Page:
Lots of good discussion here expressing some of the reasons why my future teacher training program will be 300 hours and include modules that are not usually taught in a standard 200 hour training (i.e., in my area.)
$95 bought that logo.
I don’t consider my posts about the Yoga Alliance as rants, although I am sure some would consider them as such. I consider them a public yoga education. I am reporting my own experience in order to help any newbie teachers make their own informed decisions.
I gave my reasons in this post as to why I renewed my registration with Yoga Alliance. $150 later I am now officially an E-RYT 200 — “EXPERIENCED REGISTERED YOGA TEACHER.” I know, I was such a hack before YA’s official blessing. I can now conduct a 200 hour yoga teacher training after YA’s approval of my curriculum, of course. After paying the requisite fees. Of course.
I decided to upload more teaching and training hours to the YA site, so I pulled out my four inch thick folder with my teaching and training records. I was amazed to finally see it all laid out in black and white, all the time and effort I’ve put into my yoga teaching since 2004 when I first registered with YA — over 2000 hours of teaching and almost 900 hours of advanced training. I did not even count each and every three hour workshop.
I thought what the hell, I will try to upgrade to E RYT 500 – 500 because one day I might want to conduct a 500 hour training. The upgrade is another $95. Piece of cake with all my hours, right? Wrong, wrong, and WRONG. This is the email I received from YA:
“In order to upgrade to an ERYT 500, one must first meet the criteria for an RYT 500, having graduated either from a YA registered advanced 300 or complete 500 hour program (please see standards below).
A yoga teacher with a minimum of 500 hours of yoga teacher training, either:
o 500 hours from one school, or
o 200 hours plus 300 hours of advanced training from one school (training that requires participants to have a 200-Hour certification.
As you have not completed a YA registered training, but have spent many hours of in depth study with Sri Desikachar, I would recommend that you complete the “graduate of a non-registered school” application (attached) for your RYT 500 upgrade.”
Out of my 800+ hours of training, my three intensives at KYM plus private classes with Desikachar’s senior teachers total 300 hours of advanced training. Apparently the Krishnamacharya Yoga Mandiram is NOT a registered school with YA. AS IF that would stop me from studying there.
I am sure Sri Desikachar stays up at night wondering whether the school he started to honor his father, the Source Scholar of Yoga, the Grandfather of Modern Yoga, should be registered with the Yoga Alliance. Please. Really? The YA can’t cut KYM any slack? Let them “grandfather” in as a registered school? Seriously? By the way, someone who certifies you in “Goddess Yoga” IS an approved school of the YA. Right.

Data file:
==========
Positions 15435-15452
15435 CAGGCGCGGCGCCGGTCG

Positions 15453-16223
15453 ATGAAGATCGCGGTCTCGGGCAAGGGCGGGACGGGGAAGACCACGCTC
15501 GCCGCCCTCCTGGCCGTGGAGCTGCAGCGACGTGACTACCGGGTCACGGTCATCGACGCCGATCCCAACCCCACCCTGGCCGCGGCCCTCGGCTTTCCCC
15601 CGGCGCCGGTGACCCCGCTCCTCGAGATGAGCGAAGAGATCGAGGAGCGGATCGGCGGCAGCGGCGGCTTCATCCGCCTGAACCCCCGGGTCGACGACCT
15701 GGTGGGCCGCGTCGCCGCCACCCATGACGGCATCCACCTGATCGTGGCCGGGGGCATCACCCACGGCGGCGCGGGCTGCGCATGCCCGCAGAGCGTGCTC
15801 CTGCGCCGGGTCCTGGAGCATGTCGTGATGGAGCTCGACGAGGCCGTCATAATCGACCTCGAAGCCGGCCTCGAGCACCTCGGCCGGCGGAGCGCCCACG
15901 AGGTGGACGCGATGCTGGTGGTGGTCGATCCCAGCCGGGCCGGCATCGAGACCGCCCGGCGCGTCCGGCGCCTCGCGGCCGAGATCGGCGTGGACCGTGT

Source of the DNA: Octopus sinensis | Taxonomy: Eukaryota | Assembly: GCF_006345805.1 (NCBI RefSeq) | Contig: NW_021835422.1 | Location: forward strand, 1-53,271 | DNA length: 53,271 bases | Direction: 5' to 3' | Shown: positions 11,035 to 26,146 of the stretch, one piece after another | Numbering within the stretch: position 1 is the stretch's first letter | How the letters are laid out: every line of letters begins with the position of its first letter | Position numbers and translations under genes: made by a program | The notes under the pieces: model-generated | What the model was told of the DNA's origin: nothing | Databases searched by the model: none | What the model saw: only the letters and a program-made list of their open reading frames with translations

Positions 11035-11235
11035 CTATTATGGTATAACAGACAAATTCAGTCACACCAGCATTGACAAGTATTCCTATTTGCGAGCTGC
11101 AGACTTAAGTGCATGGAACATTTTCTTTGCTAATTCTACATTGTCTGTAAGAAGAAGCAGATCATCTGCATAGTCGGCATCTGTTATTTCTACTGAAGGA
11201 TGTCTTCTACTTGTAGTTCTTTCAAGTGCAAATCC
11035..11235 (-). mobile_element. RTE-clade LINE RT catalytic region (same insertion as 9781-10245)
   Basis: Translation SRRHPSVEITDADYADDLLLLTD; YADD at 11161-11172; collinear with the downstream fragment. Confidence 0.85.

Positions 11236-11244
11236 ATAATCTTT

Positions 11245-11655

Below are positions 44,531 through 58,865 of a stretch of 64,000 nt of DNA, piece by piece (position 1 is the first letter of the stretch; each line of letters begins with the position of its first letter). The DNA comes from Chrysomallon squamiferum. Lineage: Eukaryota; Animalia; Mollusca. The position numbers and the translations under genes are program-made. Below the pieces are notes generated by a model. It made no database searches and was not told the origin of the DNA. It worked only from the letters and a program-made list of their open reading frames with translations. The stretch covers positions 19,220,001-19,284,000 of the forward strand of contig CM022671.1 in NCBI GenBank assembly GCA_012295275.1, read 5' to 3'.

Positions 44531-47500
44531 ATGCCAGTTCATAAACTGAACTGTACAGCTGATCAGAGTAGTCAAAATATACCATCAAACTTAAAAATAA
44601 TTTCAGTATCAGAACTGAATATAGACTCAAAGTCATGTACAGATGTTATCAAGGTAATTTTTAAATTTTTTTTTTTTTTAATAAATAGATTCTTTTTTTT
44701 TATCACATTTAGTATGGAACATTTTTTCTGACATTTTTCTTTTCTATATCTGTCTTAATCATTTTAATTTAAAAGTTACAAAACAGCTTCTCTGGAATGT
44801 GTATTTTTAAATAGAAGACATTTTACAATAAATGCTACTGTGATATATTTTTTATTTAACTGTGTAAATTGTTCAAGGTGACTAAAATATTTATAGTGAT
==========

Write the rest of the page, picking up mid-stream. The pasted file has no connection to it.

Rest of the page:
Here’s the kicker: in order for me to upgrade to a 500 level teacher, the “graduate of a non-registered school” application costs $150 together with the $95 to upgrade to E RYT 500. So another $245 over and above the $150 I already paid to renew and upgrade to E RYT 200.
Oh my Goddess, I am in the wrong business. I need to be in the certification game. And can someone tell me why YA is officially a non-profit organization? I said “no thanks.” I don’t want to pay another dime to YA especially considering all that dough is a lot of rupees in India which I will need starting in January. But eventually I will have to pay it if I ever want to conduct a 500 hour level training in the future. AS IF I could not do that RIGHT NOW.
Of course I can conduct teacher trainings without being “Yoga Alliance approved” but how realistic is that? With the current mentality of yoga in OMerika, would anyone sign up for my trainings? I doubt it, because even the most staunchly anti-YA teachers (Ganga White - a must read; Lex Gillan; and my teacher in Chicago, to name a few), ALL ended up registering their schools with YA. Because that is what people look for.
So here is my question, good readers: the curriculum being equal, if you had a choice of a non-YA approved 200 hour teacher training with someone like me, with all my hours, 5 times at KYM OR with someone who is YA approved but does not have the hours of training and teaching experience that I have, which would you pick?
And I will say this before anyone else does: yes, I know hours of training does not automatically make one a “good” teacher, the same way inexperience does not automatically make one a “bad” teacher. There are always variables.
Yoga in OMerika. Travel at your own risk.
It’s the beginning of 2009 and I’ve pretty much decided that I will not teach in yoga studios anymore. Those of you who are regular readers of this blog know why. I should never say never, things can always change, but as of this moment it’s a better idea to run my own workshops and classes and not teach for anyone else. My yoga persona is not conducive to teaching in gyms or health clubs. I’m not saying that there aren’t good teachers in those venues, but it ain’t me, babe. I can’t teach to someone who is looking for a “work out” in yoga. I mean, I can, but I don’t want to. I can kick your yoga ass and leave you dripping with sweat if that’s what you think makes a great yoga class, but I don’t want to. It’s good to know that because knowing who you are in the yoga world saves you a lot of hassle and heartache. Advice to newbie teachers: don’t try to be someone you’re not. Teach what you know, not what you THINK you know. It’s a gift to know who you are.